Am I missing something? Are you now going to bash science as a non-scientist?

Please don't. Take a different tack.

John W. Loftus said...

Typos abound in what I write on the cuff too.

In the ancient world with supernatural beings and forces abounding, literally anything was, so to speak, on the BOARDS.

John W. Loftus said...

I don't think we have to agree on faith at all Vic, for the OTF takes for granted what you probably think about faith and then asks you to test it to see if holding to it is reasonable.

I understand about swans, and until some black swans have been discovered (which I think is the case) I would only say that swans are probably white. I would have said so before any black ones were found. And while I might have been proved wrong with the discovery of black swans I can only go with the probabilities. Likewise, Yahweh might have done a plethora of miracles in the past but I cannot be expected to punt to faith against my modern experience and that of most all scientifically literate people, that since miracles don't happen in today's world they didn't take place in the ancient one either.

Cole said...

I think it is a leap over the probabilities. In fact I think it's beyond reasonable doubt that Christianity is false. Let's take one more look here at a few facts:


X - Within our experience causes always have a temporal relation to their effects. They are either temporally prior to or perhaps simultaneous with their effects.

In other words causality is a temporal concept. This principle is constantly confirmed and never falsified by emperical observation. Neither is it self-refuting or incoherent. So, we are justified in accepting it. If there is no space-time there is no causality. Since space and time came into existence at the Big Bang then there couldn't have been a First Cause. God didn't create the universe.

Until you can show the principle is logically self-refuting or incoherent then we are justified in accepting it. For it is constantly confirmed and never falsified by emperical observation.

Here is something that is incoherent though:

An unchanging, timeless, spacesless, being who has a will but no personhood. This being then changes, enters into space-time, takes on personhood. He then changes again by becoming unchanging, timeless, spaceless, as He exits the universe with a physical body. He must then loose His personhood as He becomes unchanging and static like an abstract object.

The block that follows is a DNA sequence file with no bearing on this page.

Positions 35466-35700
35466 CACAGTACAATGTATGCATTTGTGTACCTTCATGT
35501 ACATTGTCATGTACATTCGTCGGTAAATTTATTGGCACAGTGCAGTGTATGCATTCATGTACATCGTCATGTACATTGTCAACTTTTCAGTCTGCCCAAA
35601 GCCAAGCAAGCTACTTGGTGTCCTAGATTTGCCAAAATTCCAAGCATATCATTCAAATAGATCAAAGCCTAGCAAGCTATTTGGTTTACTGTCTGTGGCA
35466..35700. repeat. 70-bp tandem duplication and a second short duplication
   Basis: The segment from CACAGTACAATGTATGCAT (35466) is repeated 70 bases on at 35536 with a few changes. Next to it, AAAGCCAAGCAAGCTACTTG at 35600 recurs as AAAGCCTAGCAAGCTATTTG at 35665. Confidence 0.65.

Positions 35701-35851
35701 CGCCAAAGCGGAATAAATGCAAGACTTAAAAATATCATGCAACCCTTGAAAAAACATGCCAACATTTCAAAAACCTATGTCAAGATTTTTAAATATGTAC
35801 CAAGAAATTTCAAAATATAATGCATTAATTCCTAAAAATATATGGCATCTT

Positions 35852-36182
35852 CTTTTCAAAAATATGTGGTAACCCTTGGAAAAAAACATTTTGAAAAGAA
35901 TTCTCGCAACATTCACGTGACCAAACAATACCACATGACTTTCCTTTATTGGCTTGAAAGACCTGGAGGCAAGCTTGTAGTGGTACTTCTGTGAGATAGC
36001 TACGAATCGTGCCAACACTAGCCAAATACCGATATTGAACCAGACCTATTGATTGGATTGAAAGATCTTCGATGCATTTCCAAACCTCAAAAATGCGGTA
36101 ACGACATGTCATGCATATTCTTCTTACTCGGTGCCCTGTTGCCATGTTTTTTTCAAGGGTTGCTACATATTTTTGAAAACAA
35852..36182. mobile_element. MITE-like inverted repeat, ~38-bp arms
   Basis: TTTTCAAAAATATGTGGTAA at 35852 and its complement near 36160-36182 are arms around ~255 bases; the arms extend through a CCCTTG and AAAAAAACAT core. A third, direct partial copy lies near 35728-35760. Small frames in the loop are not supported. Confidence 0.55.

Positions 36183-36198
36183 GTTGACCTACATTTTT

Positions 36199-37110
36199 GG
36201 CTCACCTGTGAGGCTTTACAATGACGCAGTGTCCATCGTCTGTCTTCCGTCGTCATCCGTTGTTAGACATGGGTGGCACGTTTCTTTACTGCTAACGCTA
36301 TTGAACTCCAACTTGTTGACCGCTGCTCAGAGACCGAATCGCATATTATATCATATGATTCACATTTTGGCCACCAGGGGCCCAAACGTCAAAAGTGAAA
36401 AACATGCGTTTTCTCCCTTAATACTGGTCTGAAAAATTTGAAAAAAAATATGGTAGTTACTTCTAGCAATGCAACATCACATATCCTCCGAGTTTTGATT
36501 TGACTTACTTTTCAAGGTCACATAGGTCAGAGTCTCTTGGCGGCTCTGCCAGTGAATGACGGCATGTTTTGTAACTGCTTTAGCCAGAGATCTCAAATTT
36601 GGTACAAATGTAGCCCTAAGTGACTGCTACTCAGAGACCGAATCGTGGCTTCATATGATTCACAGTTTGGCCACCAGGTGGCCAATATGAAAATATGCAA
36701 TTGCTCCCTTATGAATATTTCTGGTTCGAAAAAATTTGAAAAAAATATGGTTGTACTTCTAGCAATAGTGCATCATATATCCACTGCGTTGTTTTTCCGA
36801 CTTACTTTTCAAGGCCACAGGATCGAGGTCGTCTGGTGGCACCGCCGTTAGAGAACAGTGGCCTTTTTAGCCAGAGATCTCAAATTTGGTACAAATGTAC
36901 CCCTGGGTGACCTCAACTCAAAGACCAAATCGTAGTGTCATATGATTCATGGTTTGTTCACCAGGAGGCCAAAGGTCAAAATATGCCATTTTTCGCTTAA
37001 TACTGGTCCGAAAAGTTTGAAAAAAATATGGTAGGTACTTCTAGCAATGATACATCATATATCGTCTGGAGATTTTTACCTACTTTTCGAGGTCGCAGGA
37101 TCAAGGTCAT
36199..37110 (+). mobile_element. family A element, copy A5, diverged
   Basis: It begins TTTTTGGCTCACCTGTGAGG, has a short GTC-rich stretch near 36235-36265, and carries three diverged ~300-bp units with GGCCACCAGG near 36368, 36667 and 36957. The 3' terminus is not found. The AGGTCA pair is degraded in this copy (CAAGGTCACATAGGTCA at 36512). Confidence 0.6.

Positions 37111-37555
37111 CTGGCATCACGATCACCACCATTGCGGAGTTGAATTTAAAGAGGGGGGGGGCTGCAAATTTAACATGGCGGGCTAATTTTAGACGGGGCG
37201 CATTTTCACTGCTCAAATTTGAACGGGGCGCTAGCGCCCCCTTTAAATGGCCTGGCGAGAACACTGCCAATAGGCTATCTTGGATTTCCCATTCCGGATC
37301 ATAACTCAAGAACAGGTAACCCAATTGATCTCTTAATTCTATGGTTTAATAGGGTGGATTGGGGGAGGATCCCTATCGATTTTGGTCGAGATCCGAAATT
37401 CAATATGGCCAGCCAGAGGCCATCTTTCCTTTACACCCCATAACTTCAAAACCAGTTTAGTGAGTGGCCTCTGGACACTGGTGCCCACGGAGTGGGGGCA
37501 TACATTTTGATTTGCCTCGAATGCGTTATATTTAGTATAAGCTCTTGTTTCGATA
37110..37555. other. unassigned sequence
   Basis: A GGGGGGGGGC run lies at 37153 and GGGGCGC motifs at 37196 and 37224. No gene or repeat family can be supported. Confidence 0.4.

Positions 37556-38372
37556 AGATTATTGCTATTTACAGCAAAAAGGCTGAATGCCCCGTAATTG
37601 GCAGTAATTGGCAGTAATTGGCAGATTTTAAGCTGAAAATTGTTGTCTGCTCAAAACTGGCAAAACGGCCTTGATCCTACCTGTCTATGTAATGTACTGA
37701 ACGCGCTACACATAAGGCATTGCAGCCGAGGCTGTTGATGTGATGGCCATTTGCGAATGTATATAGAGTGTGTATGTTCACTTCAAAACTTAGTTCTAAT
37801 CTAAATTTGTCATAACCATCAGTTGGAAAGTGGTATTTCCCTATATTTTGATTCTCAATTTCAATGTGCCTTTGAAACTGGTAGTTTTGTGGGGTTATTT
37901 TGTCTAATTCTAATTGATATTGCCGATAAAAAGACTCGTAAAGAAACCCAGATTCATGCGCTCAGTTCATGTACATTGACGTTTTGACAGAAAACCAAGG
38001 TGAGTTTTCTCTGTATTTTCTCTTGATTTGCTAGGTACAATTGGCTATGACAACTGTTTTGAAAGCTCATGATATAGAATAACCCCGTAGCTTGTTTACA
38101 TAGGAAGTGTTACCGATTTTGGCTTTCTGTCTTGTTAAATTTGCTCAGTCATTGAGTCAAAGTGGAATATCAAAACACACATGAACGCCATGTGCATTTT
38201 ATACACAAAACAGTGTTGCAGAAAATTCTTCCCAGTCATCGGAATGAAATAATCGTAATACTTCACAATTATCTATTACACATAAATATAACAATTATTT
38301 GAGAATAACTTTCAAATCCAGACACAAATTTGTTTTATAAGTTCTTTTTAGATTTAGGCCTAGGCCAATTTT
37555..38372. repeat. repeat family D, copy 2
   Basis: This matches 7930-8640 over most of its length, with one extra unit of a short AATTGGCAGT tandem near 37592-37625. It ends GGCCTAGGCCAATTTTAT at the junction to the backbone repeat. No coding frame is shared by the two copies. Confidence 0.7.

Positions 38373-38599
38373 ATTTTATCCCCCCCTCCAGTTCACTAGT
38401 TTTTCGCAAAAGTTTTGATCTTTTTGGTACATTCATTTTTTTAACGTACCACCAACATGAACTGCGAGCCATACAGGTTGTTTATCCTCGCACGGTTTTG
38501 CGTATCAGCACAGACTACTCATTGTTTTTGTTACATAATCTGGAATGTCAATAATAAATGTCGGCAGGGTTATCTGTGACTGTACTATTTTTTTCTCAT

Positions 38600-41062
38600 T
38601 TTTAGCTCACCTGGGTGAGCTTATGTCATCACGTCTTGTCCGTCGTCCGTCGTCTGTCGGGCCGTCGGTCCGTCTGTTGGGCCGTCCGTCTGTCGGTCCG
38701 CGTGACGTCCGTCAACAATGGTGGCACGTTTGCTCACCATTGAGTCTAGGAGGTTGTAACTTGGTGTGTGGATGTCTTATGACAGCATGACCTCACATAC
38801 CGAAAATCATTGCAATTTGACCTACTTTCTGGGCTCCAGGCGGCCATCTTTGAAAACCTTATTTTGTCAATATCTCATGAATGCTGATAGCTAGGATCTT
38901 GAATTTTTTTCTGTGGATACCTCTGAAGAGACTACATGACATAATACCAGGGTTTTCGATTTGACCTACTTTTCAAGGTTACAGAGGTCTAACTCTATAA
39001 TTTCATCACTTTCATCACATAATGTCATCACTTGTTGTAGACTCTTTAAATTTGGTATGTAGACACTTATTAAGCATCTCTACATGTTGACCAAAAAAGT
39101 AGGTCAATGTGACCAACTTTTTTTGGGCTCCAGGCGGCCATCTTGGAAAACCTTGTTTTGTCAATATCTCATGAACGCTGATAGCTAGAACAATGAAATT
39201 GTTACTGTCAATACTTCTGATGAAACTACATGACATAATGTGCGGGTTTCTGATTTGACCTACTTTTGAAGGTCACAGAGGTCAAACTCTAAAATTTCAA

BenYachov said...

Wrong tread Cole.

You are just not paying attention are you?

Papalinton said...

Cole
"I think it is a leap over the probabilities. In fact I think it's beyond reasonable doubt that Christianity is false."

Even on the less rigorous count of 'the balance of probabilities", christianity does not fare very well. The somewhat irresponsible transposition of 'possibility', [that which Bill Craig usually applies as a descriptor] as "probability" does not improve the argument for the truth claims of christian theism.

Apart from a foray into Greek philosophy and appropriation of Aristotle, christian theism, its theology, its apologetics is solely centred and reliant on a single book of dubious origins.

Susan said...

Cole, I like that paragraph:
"An unchanging, timeless, spaceless, being who has a will but no personhood. This being then changes, enters into space-time, takes on personhood. He then changes again by becoming unchanging, timeless, spaceless, as He exits the universe with a physical body. He must then loose His personhood as He becomes unchanging and static like an abstract object."

Sort of funny that you put it in because you don't believe it and I liked it because I do believe it.

Your comments are great - and you seem (to me) to have a relationship with God that is closer than most of us have. I think you are actually a better Christian in your disbelief than a lot of us are in our belief.

You might be right about it all being incoherent, but that's only because logic is not the point when it comes to God. You are young and just need to learn to take logic with a grain of salt.

Victor Reppert said...

"Science determines the probabilities."

No. Alfred North Whitehead warned about paying unjustified metaphysical compliments to God. We should also refrain from paying unjustified metaphysical compliments to science. Science doesn't give probabilities, science is a method whereby people of divergent probabilities can examine the evidence and work toward a consensus with respect to probabilities.

finney said...

"X - Within our experience causes always have a temporal relation to their effects. They are either temporally prior to or perhaps simultaneous with their effects.

In other words causality is a temporal concept."

This is flagrantly fallacious. "Within our experience", causes are temporal, for the only sorts of causes one could ever temporal are ones in which we have experienced the cause precede the effect. The only sorts of causes we could possibly "empirically" detect are those which are subject to the empirical method. To conclude on this basis that all that exists is temporal causation is to merely assume that all that exists is subject to physical observation. It shifts the goal-posts.

A life long New Yorker once said that in his experience, he's only seen birds that live in New York. Thus, all birds live in New York.

David B Marshall said...

"Yahweh might have done a plethora of miracles in the past but I cannot be expected to punt to faith against my modern experience and that of most all scientifically literate people, that since miracles don't happen in today's world they didn't take place in the ancient one either."

But they do.

BeingItself said...

This conversation is silliness on stilts, from both Loftus and Reppert.

There is not correct meaning of of the word 'faith'.

Vic, if you don't like John's use of the word 'faith', fine.

Then the OTF simply becomes "The outsider test for Victor Reppert's religious beliefs."

Victor Reppert said...

Oh no. You aren't going to talk about present-day miracles in the presence of atheists, are you?

Victor Reppert said...

Beingitself: But Loftus has denied that his own beliefs are subject to the same outsider test.

This is just one more way of trying to show that, even if you think all faith is irrational, you shouldn't define it in such a way that it is.